Former Pensacola mayoral candidate Drew Buchanan on Thursday threw his support behind Escambia County Commissioner Grover Robinson, endorsing Robinson’s bid to become Pensacola’s next mayor.
Buchanan — the former publisher of The Pulse — was one of six candidates who ran in Pensacola’s August 28 mayoral primary. Robinson topped the field with 34 percent of the vote, securing a place in the November 6 general election, as did city councilman Brian Spencer, who won 20 percent of the vote. Buchanan finished fourth with 13 percent.
“Today, I’m endorsing Grover Robinson for mayor because he has a proven track record of effective leadership and he is someone who I believe is prepared to collaborate, unify, and expand opportunity for all Pensacolians at this critical time,” Buchanan said in a statement. “Do we disagree on some issues? Of course. But above all, I know Grover to be a leader that is willing to surround himself with critics and pundits alike, not just cheerleaders and like-minded peers. Pensacola deserves a mayor that will push for civic engagement and public discourse to move our city forward together united, not divided.”
Buchanan’s campaign — notable for its refusal to accept contributions from business or political action committees — had the lowest cost per vote of any of the six mayoral campaigns.
In a post to social media, Robinson thanked Buchanan for his support.
“While we may not have agreed on every idea or style of presentation, I do fully appreciate Drew’s passion for success in every neighborhood and his commitment to an open, transparent Pensacola,” Robinson said. “On those points, Drew and I are totally in agreement. I am very honored and humbled by his support and excited to have him as part of the team going forward.”
Drew Buchanan’s full statement:
“Six months ago, I set out to launch a bold new vision for the City of Pensacola in my campaign for mayor. We spoke out in our fight to rebuild trust with residents, laid out an inclusive platform of innovative and common sense solutions to our city’s most critical challenges, and we gave working Pensacolians a voice in this election.
Pensacola will be challenged in many new ways in the coming years — by making critical decisions to safeguard our environment, by the possibility of another recession, and by the changing demographics of the city itself, which will necessitate hard decisions about growth and development. Pensacola needs a steady, experienced leader who can bring all neighborhoods and citizens to the table, not lead within a vacuum.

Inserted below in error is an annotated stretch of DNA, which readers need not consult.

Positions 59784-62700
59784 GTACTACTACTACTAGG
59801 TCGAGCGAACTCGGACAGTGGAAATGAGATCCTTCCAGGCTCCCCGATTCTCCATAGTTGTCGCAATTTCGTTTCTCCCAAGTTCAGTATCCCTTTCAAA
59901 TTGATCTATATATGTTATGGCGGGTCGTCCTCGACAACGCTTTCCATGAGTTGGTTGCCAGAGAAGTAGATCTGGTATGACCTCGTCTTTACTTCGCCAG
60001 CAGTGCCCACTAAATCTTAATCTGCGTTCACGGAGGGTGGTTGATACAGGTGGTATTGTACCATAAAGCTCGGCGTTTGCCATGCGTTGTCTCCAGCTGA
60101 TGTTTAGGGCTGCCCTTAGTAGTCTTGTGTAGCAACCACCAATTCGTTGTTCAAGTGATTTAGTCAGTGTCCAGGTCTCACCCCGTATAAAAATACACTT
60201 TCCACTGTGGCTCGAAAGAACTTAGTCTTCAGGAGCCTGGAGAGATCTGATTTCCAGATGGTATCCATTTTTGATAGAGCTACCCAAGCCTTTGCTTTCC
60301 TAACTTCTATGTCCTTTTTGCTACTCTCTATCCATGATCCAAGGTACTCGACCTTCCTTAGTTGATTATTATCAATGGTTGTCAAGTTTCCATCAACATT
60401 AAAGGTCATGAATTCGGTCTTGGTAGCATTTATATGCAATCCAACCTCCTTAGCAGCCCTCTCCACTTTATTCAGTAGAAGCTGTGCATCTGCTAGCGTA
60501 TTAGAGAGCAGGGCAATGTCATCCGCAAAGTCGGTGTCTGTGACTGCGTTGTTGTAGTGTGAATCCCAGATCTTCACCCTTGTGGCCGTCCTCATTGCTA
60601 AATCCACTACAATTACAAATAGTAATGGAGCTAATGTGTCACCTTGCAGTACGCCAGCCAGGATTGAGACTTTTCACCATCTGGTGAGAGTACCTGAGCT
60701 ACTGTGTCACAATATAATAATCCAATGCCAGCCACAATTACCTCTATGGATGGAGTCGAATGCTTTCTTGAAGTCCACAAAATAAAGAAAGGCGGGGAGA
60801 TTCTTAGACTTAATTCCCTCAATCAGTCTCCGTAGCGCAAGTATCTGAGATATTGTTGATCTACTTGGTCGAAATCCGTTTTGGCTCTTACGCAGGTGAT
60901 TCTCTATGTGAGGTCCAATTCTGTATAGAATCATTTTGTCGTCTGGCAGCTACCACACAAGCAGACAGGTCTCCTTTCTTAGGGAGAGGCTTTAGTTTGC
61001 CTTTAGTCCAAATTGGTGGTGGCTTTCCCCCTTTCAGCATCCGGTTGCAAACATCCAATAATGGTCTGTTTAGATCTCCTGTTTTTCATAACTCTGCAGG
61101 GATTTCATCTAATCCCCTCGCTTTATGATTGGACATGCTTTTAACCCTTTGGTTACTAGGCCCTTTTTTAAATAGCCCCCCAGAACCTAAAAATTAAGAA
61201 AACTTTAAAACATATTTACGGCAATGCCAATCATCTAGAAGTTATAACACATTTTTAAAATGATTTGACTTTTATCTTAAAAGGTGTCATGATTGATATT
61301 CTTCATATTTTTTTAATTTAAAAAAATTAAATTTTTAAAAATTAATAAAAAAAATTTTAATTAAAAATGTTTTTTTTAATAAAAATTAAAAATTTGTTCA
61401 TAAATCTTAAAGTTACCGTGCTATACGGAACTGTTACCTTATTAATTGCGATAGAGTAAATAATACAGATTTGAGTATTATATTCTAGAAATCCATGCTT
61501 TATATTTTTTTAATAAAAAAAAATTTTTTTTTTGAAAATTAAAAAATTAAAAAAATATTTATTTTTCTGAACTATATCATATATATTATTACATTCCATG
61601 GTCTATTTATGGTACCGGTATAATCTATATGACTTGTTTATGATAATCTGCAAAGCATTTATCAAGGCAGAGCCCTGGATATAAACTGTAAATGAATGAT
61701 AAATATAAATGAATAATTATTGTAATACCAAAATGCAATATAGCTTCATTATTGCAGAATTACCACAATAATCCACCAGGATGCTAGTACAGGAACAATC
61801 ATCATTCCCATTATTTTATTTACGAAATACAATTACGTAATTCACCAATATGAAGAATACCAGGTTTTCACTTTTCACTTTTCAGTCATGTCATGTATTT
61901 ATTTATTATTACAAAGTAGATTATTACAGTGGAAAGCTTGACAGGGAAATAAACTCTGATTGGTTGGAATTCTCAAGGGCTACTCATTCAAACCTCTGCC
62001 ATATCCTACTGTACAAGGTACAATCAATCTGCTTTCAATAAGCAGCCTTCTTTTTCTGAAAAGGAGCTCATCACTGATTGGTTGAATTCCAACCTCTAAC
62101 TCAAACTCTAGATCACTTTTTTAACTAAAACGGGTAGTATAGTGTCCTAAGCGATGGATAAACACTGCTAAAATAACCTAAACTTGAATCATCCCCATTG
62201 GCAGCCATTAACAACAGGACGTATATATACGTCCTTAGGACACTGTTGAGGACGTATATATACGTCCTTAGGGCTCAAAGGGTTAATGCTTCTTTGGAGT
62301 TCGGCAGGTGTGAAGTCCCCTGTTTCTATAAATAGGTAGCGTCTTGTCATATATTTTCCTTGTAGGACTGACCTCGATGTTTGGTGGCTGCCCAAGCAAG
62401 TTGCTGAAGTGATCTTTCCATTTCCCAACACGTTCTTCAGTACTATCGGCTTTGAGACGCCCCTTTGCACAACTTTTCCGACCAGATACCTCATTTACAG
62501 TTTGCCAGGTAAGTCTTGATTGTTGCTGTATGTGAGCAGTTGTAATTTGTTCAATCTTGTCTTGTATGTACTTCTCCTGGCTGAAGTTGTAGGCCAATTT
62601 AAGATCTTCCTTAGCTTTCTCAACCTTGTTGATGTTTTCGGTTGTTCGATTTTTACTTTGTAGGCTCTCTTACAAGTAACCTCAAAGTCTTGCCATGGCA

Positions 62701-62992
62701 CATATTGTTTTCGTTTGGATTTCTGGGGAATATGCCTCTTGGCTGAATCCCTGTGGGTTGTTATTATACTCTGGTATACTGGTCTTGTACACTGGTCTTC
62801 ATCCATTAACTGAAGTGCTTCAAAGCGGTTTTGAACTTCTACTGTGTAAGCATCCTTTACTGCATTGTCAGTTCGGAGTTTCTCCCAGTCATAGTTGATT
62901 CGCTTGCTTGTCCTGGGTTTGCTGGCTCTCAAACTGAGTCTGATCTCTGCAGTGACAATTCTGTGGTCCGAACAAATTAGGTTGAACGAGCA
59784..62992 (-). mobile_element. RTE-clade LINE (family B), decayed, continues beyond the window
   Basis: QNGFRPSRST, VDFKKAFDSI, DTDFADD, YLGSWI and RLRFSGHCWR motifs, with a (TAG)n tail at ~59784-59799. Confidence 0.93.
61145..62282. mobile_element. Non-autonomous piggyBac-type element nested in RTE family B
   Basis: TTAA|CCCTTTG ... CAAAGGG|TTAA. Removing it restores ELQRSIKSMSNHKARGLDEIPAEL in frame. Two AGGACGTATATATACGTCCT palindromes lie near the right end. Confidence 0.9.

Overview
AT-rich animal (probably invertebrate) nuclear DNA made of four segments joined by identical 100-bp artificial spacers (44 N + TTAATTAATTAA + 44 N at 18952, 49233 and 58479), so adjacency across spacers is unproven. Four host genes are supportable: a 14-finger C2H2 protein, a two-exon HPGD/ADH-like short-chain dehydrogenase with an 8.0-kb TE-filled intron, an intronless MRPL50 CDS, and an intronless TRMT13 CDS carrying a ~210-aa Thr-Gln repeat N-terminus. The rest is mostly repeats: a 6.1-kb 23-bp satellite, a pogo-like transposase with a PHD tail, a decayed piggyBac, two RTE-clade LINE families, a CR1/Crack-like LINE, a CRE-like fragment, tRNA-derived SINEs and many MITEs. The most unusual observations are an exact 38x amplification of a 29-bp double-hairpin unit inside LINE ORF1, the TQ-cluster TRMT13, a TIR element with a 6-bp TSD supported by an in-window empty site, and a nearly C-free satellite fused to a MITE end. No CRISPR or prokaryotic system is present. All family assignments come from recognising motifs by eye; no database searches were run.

Today, I’m endorsing Grover Robinson for mayor because he has a proven track record of effective leadership and he is someone who I believe is prepared to collaborate, unify, and expand opportunity for all Pensacolians at this critical time.
As Escambia County Commissioner, Grover has been the public face of Northwest Florida’s recovery from the 2010 Deepwater Horizon Oil Spill — fighting for hundreds of millions of public restoration dollars designed to address our most pressing environmental and economic challenges. As a result of his leadership, historic public waterways like Carpenter’s Creek, Bayou Chico, and Bayou Texar are being restored for future generations of Pensacolians.
Grover has rightly pushed the city to focus on the fundamentals. Unlike Brian Spencer, Grover has been out front pushing for citywide town halls and proactive neighborhood engagement long before it became politically fashionable. He has been committed to a “back to basics” agenda that focuses on bringing neighborhoods and citizens into the decision-making process, improving services and government accountability, and walking the talk on increased pay and benefits for our first responders.
Do we disagree on some issues? Of course. But above all, I know Grover to be a leader that is willing to surround himself with critics and pundits alike, not just cheerleaders and like-minded peers. Pensacola deserves a mayor that will push for civic engagement and public discourse to move our city forward together united, not divided.
Most importantly, I know Grover will serve as a representative of all Pensacolians and neighborhoods, not just the select few that live downtown. While the other contender for the mayor’s office has been busy building luxury condos, Grover has been busy building this community and our neighborhoods.
When I told our supporters on election night that ‘while campaigns end, movements don’t,’ I meant it. The stakes are too high to stand on the sidelines. We must continue to actively work to bring transparency to City Hall, to provide opportunities for all Pensacolians, to provide livable jobs, to preserve our neighborhoods and our past, and to create a truly sustainable city.”